Blood on the Sand: Pirate vs. Knight

April 28, 2009

Tonight at 10pm, Deadliest Warrior will pit Pirate against Knight, cunning against tradition, and lead against steel in a duel to the death.Before we get down to analyzing tonight's fight, I just want to thank you guys for making The Aftermath a success. We've been keeping up with all of your comments and feedback, and it's great that you guys are keeping the conversation going. I'm definitely looking forward to doing this week's, so be sure to leave a comment for us after Pirate vs. Knight premieres.

But on to the matter at hand: What makes this fight unique and interesting, and what sort of strategies will our combatants need to use if they want to best one another?

To begin with, I'm tremendously excited about the sheer range of possibilities in this matchup. Of all our fights this season, this is the one that came closest to actually occurring in history -- we've just taken the liberty of smooshing two sections of timeline, the High Middle Ages and the Golden Age of Piracy, closer together in order to see what results when they overlap.

You may already be thinking to yourself: "Well, this is pretty cut and dried: we still have gunpowder weapons today, but you don't see anyone using steel plate armor in modern warfare," but the history of the matter isn't that simple.

Gunpowder weapons first became widely adopted in Europe in the 14th century, first as cannons, and then quickly progressing to handheld artillery (the harquebus, or literal "hand cannons" in many cases) in the 15th century. However, plate armor evolved in kind, and early guns were ineffective at penetrating armor at a distance. But by the late 17th century, improvements had been made to musket technology that allowed guns to fire projectiles with greater muzzle velocity, and consequently, bypass armor.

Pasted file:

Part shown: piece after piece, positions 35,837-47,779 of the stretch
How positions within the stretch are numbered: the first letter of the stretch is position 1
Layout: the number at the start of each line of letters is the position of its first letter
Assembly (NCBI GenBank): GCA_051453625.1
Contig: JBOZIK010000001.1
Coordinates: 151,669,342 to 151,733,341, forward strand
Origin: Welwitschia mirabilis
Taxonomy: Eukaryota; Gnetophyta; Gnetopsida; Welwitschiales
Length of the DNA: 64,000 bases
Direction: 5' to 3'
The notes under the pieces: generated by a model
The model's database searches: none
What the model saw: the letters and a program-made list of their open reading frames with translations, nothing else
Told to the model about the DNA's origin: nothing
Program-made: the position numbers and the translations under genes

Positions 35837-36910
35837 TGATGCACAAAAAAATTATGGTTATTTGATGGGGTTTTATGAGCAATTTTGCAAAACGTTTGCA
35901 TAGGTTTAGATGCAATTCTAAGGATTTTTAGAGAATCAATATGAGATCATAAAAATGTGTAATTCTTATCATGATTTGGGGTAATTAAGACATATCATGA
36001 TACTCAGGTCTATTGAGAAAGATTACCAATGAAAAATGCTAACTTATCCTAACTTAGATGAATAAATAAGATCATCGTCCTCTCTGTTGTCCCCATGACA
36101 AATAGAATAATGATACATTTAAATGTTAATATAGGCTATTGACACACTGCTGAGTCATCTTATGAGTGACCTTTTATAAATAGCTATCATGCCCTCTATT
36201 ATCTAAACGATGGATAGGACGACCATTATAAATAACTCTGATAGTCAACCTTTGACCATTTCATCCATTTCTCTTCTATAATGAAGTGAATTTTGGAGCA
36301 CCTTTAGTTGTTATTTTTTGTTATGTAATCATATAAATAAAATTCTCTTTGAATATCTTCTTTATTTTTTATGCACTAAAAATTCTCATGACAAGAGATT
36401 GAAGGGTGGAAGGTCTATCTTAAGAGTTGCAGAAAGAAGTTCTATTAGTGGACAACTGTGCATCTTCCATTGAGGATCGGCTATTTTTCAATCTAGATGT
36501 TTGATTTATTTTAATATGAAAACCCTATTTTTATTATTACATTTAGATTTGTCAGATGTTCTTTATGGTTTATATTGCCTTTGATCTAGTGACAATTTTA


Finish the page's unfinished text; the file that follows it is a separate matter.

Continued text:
But accuracy remained an issue. Early muskets lacked rifling in their barrel (simply put: a rifle puts spin on a bullet to give it a stable flight path -- think of what happens when you throw a football with proper spin. Now imagine throwing the ball without that spin. Awkward, isn't it?). To compensate for a lack of accuracy, armies at the time relied on massed firepower -- shooting became a numbers game more than anything.



Plate armor was still effective against gunfire, to a limited extent: European cavalry used plate armor through the 19th century (and in fact, up until World War I, where the motor and improved guns took horses off the battlefield). But there were drawbacks.

Plate armor is expensive and difficult to manufacture -- on the army level, it makes more sense to invest in the killing power of a platoon of peasants armed with muskets rather than equipping a cavalry squadron with the plate armor required to defend against that gunfire.

But we're not generals, and we're not running an army. We're here to see a one-on-one fight, and that strips the Pirate of the advantage of massed firepower, which makes any non-scientific prediction in this battle about as useful as a roll of the dice.

The Knight's crossbow, which is reliable and powerful, may actually give him a distinct long range advantage. His close range weapons are absolutely devastating. But closing the distance between them will prove to be the most dangerous zone in this fight.

The Pirate's flintlock pistol and blunderbuss may not be the most reliable weapons, but they do pack a punch. If the Pirate is smart, he'll wait for the Knight to close some distance with him so that he can make sure his weapons will hit. But at the same time, it's a terrible risk for on his part -- once he's close enough to shoot the Knight, the Knight is moments away from closing the distance and putting the Pirate into his killing zone.

This matchup is the biggest gamble we've taken yet on the series. Never has so much rested on the pacing of our fighters, and the rhythm of their battle: how they close the distance with one another has become just as important as why, and the arsenal they bring to the table backs that up.

I can't offer you a hint as to who will win, but I can say this -- every test we did on this episode had me holding my breath in anticipation and fear. Every weapon is a game-changer -- and if you think you can call this fight before you see all the results, you're in for a hell of a surprise.

Morituri te salutant,

Max Geiger is a game designer and graduate of USC's Interactive Media Division. You can follow him, and Dr. Armand Dorian on Twitter as @MaxGeiger and @ArmDor, respectively.